Liz Tells Frank What Happened In “Ladyhawke”

Dear Frank,

TWIST! Change in plan. While I have seen Wall Street, your most recent request, and taken a great deal of notes on its specialness, I am also dealing with a crazy week at work, thus necessitating the use of a pre-written post on another of your requests. Oh, and this movie, man. This movie will fill the 1980s hole in your heart.

I mean, you never saw Ladyhawke as a kid? Really? I mean, sure, your mom wasn’t my mom, which means that your mom didn’t have a weird crush on Rutger Hauer and thus sat you down to watch this movie at least two or three times before you were 12 years old. But I’m still glad that I have a chance to fill in this grave oversight in your education.

So here’s what happens in the second-best trashy medieval fantasy epic of the 1980s (Willow being the first, and I will totally knife fight anyone who disagrees). First, there are the opening credits, which consist of a hawk flying into a wind machine set against the most ridiculous synth score ever created for a fantasy epic. It must be heard to be believed, which is why I have found this handy YouTube link!

And then Matthew Broderick shows up! He’s a thief escaping from prison, kind of working a Ferris Bueller at Medieval Times angle — which, as you might imagine, is CHOCK FULL of authentic flavor. Instead of bitching to the audience about not having a car, though, Ferris asks God for favors and (when reduced to more thievery) reminding God that God knows how weak-willed he is, being God and all. Side note: Matthew Broderick? Not a master of accents.

Apparently, the evil clergy ruling Unnamed Vaguely French Medieval Kingdom give a shit about Ferris escaping, even though he’s clearly just a common thief. Ferris’s escape from the dungeons is labeled a miracle, btw, but “I believe in miracles,” says the Evil Main Priest. “It’s part of my job.” AUTHENTIC MEDIEVAL FLAVOR IN THIS MOVIE, RIGHT HERE.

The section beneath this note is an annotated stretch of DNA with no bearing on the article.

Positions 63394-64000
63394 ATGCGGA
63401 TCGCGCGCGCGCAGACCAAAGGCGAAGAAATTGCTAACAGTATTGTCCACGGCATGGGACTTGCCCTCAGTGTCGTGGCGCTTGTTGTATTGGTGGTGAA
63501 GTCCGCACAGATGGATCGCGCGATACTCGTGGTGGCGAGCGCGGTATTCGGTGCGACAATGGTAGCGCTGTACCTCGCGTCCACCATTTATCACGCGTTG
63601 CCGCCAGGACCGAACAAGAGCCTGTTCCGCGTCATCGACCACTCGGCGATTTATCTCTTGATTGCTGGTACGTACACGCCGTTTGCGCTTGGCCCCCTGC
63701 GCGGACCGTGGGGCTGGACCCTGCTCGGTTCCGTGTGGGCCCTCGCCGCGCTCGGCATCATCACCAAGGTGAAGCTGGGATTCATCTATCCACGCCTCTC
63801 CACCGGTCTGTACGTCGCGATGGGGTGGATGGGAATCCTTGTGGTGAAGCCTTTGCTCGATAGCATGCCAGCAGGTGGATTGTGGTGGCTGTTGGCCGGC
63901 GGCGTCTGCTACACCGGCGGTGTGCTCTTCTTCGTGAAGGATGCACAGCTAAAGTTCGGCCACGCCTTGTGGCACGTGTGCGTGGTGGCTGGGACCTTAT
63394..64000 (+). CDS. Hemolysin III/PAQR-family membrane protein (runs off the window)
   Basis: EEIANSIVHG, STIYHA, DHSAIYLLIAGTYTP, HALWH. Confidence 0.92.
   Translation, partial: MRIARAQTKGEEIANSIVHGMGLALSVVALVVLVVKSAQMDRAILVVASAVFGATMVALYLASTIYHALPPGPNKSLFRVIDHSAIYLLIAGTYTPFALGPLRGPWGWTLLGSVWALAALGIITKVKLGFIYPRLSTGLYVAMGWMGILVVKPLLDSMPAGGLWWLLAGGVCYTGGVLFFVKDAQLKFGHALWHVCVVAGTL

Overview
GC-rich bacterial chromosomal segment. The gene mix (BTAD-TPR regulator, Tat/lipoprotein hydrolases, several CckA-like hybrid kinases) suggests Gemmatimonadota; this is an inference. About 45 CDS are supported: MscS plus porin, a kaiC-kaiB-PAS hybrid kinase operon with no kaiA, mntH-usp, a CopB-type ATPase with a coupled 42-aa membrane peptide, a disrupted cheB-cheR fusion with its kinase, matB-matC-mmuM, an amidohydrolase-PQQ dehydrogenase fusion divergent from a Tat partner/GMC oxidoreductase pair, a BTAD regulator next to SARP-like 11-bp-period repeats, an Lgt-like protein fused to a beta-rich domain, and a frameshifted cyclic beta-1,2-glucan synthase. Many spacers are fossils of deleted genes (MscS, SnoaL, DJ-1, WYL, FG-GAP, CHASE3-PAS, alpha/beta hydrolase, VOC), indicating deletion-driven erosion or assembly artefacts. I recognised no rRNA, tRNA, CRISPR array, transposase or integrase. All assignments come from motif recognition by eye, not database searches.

So the evil clergy’s guards go hunting for Ferris and catch up with him quickly, but here’s Rutger Hauer, NOT wearing tight leather and talking about tears in the rain but instead being a blond badass with a sword. He also has a pet hawk. NOT THAT THAT’S AT ALL RELEVANT.

Anyways, Rutger saves Ferris from the evil church soldiers, and then hauls him away into the forest to… Okay, I’m not totally clear as to why. But that doesn’t matter, because please note that every time I mention an action scene happening, that smooth synth Alan Parsons sound can be heard. I cannot describe how phenomenal this soundtrack is.

When the sun sets that night, Ferris, who’s taken on his new role as Rutger’s bitch with no small amount of bitching, meets Michelle Pfeiffer, rockin’ a cute spikey hairdo and a badass black cloak. Look, I’m gonna cut to the chase here because the movie sure won’t: Rutger is a dude during the day and a wolf at night, while Michelle is a hawk during the day and a lady at night. I will save the explanation of how this happened for later, but rest assured that it is completely sensical and not at all ridiculous.

Before we get the full rundown on this shit, though, we gots to deal with a lot of coy scenes between Rutger and Ferris about the hawk, and a lot of coy scenes between Michelle and Ferris about the wolf. The truth isn’t revealed, though, until Ferris tries to escape this crazy threesome, gets caught by the evil church soldiers, and gets liberated by Rutger again. In the process of said liberation, the Ladyhawke takes an arrow to the chest, and Ferris takes her to Drunky McEx-Priest for medical attention.

Drunky McEx-Priest is the one who explains that the reason we’ve got DudeWolf by day and Ladyhawke by night is that Evil Main Priest fell in love with Michelle, back in the day, and once jilted by her for Rutger (she and my mom have similar taste, apparently) he made a deal with the devil to create this totally awesome high-concept premise for a fantasy epic! But Drunky McEx-Priest has a plan for fixing this sucky deal — if Rutger and Michelle confront Evil Main Priest with their love during an eclipse (well, there’s a lot of malarky about “a night without day and a day without night,” but it’s a fucking eclipse, we get it), the curse will magically be broken. Like I said, it is totally not ridiculous at all.